Friday, May 08, 2015

Nafplion, Part 3: Palamidi, Nemea, Thebes

On the last day, we began with a visit to Palamidi Castle overlooking Nafplio. It's an enormous castle, built by the Venetians in only 3 or 4 years (1711-1714). Incredibly, though, after building it, they left it manned with only 80 soldiers. It was thus taken by the Ottomans after only 1 year.

The view from the top.

The key attraction for the kids was seeing the prison where Theodoros Kolokotronis was held. We even went down into this cramped, damp, lightless hole, where Kolokotronis spent 10 months awaiting execution, before being pardoned because he was needed to lead a new battle. It seems the Greeks only stop fighting each other when there's someone else to fight.

Here are the girls entering the dungeon cell.

Here are the kids hiding under a series of arches.

What an incredible view. If you squint, you can see Pelagia and Dami out at the end of the castle wall.

And here they are walking down one of the ramps.

After Palamidi, we started the long trek back home, stopping first at the ancient site of Nemea, the site of Hercules' first labor.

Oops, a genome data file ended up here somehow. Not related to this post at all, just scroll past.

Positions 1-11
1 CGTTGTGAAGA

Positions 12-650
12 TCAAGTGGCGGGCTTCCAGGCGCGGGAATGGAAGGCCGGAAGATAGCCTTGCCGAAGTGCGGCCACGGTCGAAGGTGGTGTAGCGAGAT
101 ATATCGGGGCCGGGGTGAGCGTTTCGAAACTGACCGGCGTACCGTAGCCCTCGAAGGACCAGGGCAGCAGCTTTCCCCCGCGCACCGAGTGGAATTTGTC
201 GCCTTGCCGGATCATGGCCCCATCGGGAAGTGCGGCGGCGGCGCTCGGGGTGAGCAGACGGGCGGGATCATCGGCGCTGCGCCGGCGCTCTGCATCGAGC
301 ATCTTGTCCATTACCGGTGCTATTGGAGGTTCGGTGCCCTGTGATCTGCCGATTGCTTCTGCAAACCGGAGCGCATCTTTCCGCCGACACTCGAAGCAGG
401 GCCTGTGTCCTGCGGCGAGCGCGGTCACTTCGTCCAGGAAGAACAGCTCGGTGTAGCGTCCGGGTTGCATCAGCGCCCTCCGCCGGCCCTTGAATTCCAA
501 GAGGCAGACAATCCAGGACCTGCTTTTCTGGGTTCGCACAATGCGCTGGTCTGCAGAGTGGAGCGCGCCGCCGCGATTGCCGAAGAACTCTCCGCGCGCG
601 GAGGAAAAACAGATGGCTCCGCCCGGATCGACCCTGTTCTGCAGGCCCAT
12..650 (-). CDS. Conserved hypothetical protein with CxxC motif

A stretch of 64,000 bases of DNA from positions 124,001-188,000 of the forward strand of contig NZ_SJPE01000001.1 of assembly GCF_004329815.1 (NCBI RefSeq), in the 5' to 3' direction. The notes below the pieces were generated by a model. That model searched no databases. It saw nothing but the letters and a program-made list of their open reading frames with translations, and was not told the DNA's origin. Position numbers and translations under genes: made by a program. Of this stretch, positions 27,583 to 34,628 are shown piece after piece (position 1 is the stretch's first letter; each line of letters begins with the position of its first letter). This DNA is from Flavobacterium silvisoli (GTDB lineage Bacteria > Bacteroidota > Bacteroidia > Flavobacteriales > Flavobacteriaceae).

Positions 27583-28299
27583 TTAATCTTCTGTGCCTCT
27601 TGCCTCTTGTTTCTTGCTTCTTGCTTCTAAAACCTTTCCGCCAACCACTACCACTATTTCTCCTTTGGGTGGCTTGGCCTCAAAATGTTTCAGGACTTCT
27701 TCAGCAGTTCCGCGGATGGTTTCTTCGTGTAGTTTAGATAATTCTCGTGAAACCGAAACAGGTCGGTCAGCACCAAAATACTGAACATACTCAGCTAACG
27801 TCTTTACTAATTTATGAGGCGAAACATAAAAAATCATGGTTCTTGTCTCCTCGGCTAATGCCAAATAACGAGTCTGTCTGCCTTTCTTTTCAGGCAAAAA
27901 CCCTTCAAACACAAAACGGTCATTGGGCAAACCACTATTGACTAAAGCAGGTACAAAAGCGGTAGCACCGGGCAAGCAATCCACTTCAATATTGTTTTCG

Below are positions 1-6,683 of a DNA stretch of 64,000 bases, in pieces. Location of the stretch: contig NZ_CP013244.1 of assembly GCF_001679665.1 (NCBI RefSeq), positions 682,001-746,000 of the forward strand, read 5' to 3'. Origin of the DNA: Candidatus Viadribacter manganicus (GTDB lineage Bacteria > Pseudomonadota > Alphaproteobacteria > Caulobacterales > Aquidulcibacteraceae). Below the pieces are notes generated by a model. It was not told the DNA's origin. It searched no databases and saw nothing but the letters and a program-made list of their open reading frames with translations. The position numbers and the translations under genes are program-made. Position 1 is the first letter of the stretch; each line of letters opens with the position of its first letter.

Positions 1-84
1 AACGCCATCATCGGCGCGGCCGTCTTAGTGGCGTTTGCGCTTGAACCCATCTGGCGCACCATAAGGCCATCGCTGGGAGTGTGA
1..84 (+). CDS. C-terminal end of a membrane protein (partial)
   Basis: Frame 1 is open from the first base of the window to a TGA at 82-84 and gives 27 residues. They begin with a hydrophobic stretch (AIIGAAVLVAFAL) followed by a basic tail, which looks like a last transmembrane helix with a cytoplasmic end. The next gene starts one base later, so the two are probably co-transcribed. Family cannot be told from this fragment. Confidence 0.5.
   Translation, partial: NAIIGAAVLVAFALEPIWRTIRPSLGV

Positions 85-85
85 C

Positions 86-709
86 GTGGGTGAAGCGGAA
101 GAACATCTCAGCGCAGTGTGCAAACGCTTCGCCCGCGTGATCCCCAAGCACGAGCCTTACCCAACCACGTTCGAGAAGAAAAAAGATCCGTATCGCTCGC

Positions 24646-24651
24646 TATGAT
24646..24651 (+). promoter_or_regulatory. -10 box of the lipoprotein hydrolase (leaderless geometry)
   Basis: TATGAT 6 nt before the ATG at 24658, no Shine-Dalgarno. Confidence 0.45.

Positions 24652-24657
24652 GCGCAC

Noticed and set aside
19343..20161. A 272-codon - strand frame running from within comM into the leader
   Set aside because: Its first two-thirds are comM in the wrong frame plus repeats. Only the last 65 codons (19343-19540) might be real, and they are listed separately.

Here you can make out the boys sitting at the base of one of the columns of the massive Temple of Zeus. Three of the columns have remained standing since it was built ca. 330 BC.

Here's Dami, with the Temple of Zeus in the background.

Nemea was also the site of the Nemean Games. They recently discovered a tunnel that connected the athletes' locker room with the stadium. Here is everyone walking through the tunnel into the stadium. And here are the boys racing each other, just as they did in ancient times, while Pelagia and Dami stand next to what I guess was an altar.

After Nemea, it was back into the car until we hit Thebes. There is very little left of the ancient city, and the modern town is built around the little that is left. In fact, we ate at a little restaurant that was next to a playground for the kids, as well as an "archaeological site" with no less than three signs denoting it. I couldn't see anything, so I asked, and our waiter pointed at a big rock next to us, covered in weeds and trash, that he said was related to the great ancient Greek poet Pindar. Indeed, there was also a modern monument to Pindar. I've looked into this a little, and the only thing I can guess is that perhaps they say it was the site of the house of Pindar, who was born in Thebes. They say that Alexander the Great spared only his house when he razed the city in 331 BC, out of reverence for the great poet.

That's the rock behind the sign pole.

Finally, we took a brief look at the remains of the city's castle, which are used to house the city's archaeological museum. Unfortunately, the museum was closed for renovations, so we headed home.

For all the photos from the trip, click here.

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